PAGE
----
In partnership with nonprofits Earth Day Network and 5 Gyres, SodaStream has launched a cause-related campaign that aims to raise awareness of the "Great Pacific Garbage Patch," a collection of mostly plastic waste that is twice the size of Texas.
The aim is very much in earnest: To encourage consumers around the world to sign a petition (hosted on Change.org) that will be sent to world leaders, "urging them to work to address the issue of plastic pollution in our oceans."
But the tongue-in-cheek — actually, rather satiric — approach, replete with contests, videos and social media sharing tools, owes more to branded entertainment than to traditional cause-related efforts.
Less surprisingly, the creative incorporates numerous digs at soda companies and messaging about SodaStream’s "ongoing mission to help consumers reduce their carbon footprint and prevent continued environmental damage in landfills." (Having a SodaStream machine "can save the average U.S. family up to 2,000 bottles and cans each year," says the company.)
SodaStream has dubbed the Pacific garbage patch "The Secret Continent." The creative premise: This floating mass, large enough to be an eighth continent, is treated like a "resort" destination.
Visitors to the Secret Continent hub site are invited to explore the "funplastic heaven in the heart of the Pacific Ocean." They can scroll through colorful images of the "rare and enchanting fish," including the "Plastic Phish" (water bottle), the "Common Piranha-Cola" (soda bottle), the "Carryfish" (plastic shopping bag) and the "Rubber Snail" (condom). Each creature's lengthy lifespan and origin is noted (the Rubber Snail's origin is listed as "men's wallets").
Another section shows how "this magnificent content was created in part by Big Soda companies and their plastic bottles." There are also video "expeditions" of the continent created by Vice magazine; a video of real sea captain Charles Moore giving a TED presentation about plastic pollution in the seas; and examples of continent "culture," including facetious, garbage-based food, fashion and "celebrities" (animals caught up in the mess).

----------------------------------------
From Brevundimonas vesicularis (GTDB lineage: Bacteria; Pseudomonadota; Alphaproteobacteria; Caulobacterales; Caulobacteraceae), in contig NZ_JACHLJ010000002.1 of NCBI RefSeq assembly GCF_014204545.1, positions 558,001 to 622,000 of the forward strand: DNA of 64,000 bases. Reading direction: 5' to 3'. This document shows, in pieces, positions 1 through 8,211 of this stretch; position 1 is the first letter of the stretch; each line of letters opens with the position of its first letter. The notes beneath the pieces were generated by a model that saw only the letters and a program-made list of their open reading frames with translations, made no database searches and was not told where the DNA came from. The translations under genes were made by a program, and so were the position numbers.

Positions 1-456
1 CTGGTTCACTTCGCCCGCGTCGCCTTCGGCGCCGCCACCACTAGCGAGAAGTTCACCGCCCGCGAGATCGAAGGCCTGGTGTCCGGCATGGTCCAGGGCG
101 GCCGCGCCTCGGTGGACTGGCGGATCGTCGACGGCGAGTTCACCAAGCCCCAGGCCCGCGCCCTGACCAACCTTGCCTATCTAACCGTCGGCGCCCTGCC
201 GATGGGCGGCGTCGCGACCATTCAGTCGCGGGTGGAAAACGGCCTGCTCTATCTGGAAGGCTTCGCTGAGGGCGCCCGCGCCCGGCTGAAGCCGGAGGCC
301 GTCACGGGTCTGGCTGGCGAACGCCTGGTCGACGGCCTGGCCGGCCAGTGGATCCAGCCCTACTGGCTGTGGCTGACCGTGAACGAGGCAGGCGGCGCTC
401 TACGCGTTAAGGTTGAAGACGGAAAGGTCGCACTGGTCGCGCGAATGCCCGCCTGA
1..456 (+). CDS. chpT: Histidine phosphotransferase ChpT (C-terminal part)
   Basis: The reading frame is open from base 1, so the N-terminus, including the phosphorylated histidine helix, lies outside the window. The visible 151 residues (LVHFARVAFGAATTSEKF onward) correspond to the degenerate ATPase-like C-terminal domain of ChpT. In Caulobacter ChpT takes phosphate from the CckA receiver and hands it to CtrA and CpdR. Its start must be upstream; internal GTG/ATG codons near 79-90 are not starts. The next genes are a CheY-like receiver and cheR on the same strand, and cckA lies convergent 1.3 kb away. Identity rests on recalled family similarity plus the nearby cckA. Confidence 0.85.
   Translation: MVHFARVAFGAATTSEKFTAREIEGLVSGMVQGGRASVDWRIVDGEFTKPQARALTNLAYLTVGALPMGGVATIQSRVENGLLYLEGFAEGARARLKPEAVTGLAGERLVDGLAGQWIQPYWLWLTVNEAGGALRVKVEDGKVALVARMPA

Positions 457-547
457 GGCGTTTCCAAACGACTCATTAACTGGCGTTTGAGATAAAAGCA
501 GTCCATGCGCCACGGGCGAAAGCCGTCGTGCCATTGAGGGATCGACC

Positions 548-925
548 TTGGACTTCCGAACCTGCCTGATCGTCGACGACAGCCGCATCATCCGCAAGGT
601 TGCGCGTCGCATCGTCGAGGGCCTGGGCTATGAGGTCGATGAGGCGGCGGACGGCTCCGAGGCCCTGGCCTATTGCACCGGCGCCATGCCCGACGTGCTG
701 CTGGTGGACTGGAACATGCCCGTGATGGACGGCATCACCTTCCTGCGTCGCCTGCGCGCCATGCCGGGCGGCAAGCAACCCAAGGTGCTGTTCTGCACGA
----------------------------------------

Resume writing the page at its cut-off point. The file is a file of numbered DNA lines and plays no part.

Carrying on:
In case some site visitors miss the irony, there's also a FAQ section explaining that while there is a real, huge blob made up of plastic waste and particles in the Pacific, it's not a solid land mass, and there's no "resort" (and noting SodaStream's advantages over the resources required to recycle plastic bottles).
The contests — offering SodaStream machines as prizes — include coming up with a catchier name for The Secret Continent, and creating a design for its flag. For the latter, entrants can upload their flag images on the site, or post them to Instagram using #secretcontinent.
SodaStream is promoting the campaign via PR and digital and social media ahead of Earth Day on April 22. Banner ads are running on a broad variety of sites, according to the company.
Secret Continent site visitors are encouraged to "like" SodaStream on Facebook (currently showing nearly 630,000 likes) and follow the brand on Twitter (6,600 followers). Those social accounts in turn are promoting The Secret Continent campaign and shareable links to its site and images. The campaign's site also features links to the brand's Instagram and YouTube channels.
Actress Scarlett Johansson, SodaStream's brand ambassador, is helping to promote the Secret Continent campaign, encouraging others to join her in signing the petition.
The Secret Continent campaign "isn't just a publicity stunt"; it's "a serious effort to advocate for the health of our oceans and the survival of our planet," said Kathleen Rogers, president of Earth Day Network, which works with more than 22,000 partners in 192 countries year-round to mobilize the environmental movement, as well as Earth Day events.
The 5 Gyres Institute is dedicated to researching the issue of plastics in the world’s oceans and engaging communities in systemic change.